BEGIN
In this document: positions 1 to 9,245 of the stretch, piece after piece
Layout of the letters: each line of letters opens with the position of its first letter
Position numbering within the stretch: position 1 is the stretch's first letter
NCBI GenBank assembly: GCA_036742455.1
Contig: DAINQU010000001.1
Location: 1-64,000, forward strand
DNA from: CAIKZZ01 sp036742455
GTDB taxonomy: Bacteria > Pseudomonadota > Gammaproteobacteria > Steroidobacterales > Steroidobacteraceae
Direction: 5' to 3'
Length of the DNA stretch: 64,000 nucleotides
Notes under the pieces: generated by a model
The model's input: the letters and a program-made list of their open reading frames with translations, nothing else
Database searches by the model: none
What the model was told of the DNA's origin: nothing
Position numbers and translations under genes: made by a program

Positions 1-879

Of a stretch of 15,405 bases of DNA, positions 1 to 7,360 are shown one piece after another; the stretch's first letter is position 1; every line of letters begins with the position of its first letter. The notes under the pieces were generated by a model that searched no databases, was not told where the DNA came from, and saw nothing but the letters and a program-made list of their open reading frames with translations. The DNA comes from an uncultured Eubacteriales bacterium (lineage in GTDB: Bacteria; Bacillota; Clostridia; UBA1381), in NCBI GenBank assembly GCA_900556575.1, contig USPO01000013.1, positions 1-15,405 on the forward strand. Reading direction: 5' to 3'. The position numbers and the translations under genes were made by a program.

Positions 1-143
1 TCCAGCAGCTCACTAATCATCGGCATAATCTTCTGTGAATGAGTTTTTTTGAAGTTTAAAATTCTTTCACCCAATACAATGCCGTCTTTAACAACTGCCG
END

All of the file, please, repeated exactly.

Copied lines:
In this document: positions 1 to 9,245 of the stretch, piece after piece
Layout of the letters: each line of letters opens with the position of its first letter
Position numbering within the stretch: position 1 is the stretch's first letter
NCBI GenBank assembly: GCA_036742455.1
Contig: DAINQU010000001.1
Location: 1-64,000, forward strand
DNA from: CAIKZZ01 sp036742455
GTDB taxonomy: Bacteria > Pseudomonadota > Gammaproteobacteria > Steroidobacterales > Steroidobacteraceae
Direction: 5' to 3'
Length of the DNA stretch: 64,000 nucleotides
Notes under the pieces: generated by a model
The model's input: the letters and a program-made list of their open reading frames with translations, nothing else
Database searches by the model: none
What the model was told of the DNA's origin: nothing
Position numbers and translations under genes: made by a program

Positions 1-879

Of a stretch of 15,405 bases of DNA, positions 1 to 7,360 are shown one piece after another; the stretch's first letter is position 1; every line of letters begins with the position of its first letter. The notes under the pieces were generated by a model that searched no databases, was not told where the DNA came from, and saw nothing but the letters and a program-made list of their open reading frames with translations. The DNA comes from an uncultured Eubacteriales bacterium (lineage in GTDB: Bacteria; Bacillota; Clostridia; UBA1381), in NCBI GenBank assembly GCA_900556575.1, contig USPO01000013.1, positions 1-15,405 on the forward strand. Reading direction: 5' to 3'. The position numbers and the translations under genes were made by a program.

Positions 1-143
1 TCCAGCAGCTCACTAATCATCGGCATAATCTTCTGTGAATGAGTTTTTTTGAAGTTTAAAATTCTTTCACCCAATACAATGCCGTCTTTAACAACTGCCG